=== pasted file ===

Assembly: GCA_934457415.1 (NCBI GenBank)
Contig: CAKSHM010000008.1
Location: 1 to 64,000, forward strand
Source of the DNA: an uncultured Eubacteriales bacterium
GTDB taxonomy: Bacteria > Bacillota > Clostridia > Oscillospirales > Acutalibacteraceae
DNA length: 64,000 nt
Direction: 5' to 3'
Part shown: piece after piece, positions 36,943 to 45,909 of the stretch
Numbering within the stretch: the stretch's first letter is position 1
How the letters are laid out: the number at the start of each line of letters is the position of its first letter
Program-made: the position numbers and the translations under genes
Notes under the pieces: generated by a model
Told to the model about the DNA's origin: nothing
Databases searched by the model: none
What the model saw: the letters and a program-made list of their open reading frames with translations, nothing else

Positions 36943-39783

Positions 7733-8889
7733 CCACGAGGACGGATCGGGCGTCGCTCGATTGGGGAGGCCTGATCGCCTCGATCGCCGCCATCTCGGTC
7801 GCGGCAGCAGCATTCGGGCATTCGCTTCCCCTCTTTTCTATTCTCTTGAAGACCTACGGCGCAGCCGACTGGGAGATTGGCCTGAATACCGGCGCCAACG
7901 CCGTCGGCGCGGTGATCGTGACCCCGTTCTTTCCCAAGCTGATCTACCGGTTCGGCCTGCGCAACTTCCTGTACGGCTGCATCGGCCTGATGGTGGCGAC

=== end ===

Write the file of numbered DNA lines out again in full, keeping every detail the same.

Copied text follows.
Assembly: GCA_934457415.1 (NCBI GenBank)
Contig: CAKSHM010000008.1
Location: 1 to 64,000, forward strand
Source of the DNA: an uncultured Eubacteriales bacterium
GTDB taxonomy: Bacteria > Bacillota > Clostridia > Oscillospirales > Acutalibacteraceae
DNA length: 64,000 nt
Direction: 5' to 3'
Part shown: piece after piece, positions 36,943 to 45,909 of the stretch
Numbering within the stretch: the stretch's first letter is position 1
How the letters are laid out: the number at the start of each line of letters is the position of its first letter
Program-made: the position numbers and the translations under genes
Notes under the pieces: generated by a model
Told to the model about the DNA's origin: nothing
Databases searched by the model: none
What the model saw: the letters and a program-made list of their open reading frames with translations, nothing else

Positions 36943-39783

Positions 7733-8889
7733 CCACGAGGACGGATCGGGCGTCGCTCGATTGGGGAGGCCTGATCGCCTCGATCGCCGCCATCTCGGTC
7801 GCGGCAGCAGCATTCGGGCATTCGCTTCCCCTCTTTTCTATTCTCTTGAAGACCTACGGCGCAGCCGACTGGGAGATTGGCCTGAATACCGGCGCCAACG
7901 CCGTCGGCGCGGTGATCGTGACCCCGTTCTTTCCCAAGCTGATCTACCGGTTCGGCCTGCGCAACTTCCTGTACGGCTGCATCGGCCTGATGGTGGCGAC